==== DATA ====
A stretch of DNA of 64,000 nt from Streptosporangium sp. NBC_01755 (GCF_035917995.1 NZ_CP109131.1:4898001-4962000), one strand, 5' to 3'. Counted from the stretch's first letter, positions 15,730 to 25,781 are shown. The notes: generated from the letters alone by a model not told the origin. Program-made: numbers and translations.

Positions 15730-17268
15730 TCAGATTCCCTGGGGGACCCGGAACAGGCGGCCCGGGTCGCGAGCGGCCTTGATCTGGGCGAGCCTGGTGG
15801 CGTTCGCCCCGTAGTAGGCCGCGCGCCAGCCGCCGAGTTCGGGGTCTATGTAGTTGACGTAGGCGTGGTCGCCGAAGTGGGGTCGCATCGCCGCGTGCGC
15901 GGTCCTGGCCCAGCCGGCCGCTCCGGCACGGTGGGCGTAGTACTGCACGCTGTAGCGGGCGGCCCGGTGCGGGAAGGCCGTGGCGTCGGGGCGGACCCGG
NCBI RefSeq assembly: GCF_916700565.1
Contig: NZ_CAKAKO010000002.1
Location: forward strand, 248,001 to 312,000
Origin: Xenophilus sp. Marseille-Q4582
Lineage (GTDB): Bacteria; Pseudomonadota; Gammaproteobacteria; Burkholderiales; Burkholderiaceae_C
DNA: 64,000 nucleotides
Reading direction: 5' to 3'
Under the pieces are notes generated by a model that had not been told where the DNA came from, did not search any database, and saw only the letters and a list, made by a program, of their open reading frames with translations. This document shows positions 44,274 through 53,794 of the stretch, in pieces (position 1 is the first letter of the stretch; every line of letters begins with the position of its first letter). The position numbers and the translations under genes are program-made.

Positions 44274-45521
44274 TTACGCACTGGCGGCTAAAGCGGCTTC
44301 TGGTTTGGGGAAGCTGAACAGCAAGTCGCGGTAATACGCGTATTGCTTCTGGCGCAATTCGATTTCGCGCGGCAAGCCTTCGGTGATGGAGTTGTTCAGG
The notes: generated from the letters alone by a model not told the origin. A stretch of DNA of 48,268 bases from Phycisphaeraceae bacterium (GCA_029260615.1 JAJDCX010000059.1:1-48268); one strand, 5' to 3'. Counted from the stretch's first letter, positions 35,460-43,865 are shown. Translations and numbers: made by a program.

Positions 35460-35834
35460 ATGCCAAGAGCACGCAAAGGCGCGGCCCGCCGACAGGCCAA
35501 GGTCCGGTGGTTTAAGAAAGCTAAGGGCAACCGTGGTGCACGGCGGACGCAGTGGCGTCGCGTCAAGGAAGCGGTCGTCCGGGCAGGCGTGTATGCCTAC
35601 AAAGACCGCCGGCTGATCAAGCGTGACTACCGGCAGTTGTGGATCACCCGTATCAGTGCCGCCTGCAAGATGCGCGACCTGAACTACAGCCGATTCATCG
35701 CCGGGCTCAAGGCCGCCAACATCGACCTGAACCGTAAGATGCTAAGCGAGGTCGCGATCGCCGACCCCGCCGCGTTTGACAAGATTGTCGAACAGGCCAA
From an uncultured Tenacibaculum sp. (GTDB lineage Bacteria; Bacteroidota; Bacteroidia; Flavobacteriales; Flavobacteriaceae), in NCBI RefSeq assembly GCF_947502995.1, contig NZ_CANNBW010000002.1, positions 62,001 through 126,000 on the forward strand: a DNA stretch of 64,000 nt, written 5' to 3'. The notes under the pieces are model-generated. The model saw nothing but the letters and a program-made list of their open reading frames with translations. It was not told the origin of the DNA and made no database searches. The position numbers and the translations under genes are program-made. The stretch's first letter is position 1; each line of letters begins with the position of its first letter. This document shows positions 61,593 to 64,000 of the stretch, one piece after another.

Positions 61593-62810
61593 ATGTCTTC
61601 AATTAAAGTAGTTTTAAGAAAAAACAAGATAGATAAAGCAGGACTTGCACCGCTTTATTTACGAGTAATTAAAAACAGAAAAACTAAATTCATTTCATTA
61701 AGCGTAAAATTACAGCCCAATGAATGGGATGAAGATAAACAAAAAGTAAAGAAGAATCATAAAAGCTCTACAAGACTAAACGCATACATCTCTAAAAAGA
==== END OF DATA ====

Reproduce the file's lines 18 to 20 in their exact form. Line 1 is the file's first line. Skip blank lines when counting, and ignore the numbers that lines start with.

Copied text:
Positions 35460-35834
35460 ATGCCAAGAGCACGCAAAGGCGCGGCCCGCCGACAGGCCAA
35501 GGTCCGGTGGTTTAAGAAAGCTAAGGGCAACCGTGGTGCACGGCGGACGCAGTGGCGTCGCGTCAAGGAAGCGGTCGTCCGGGCAGGCGTGTATGCCTAC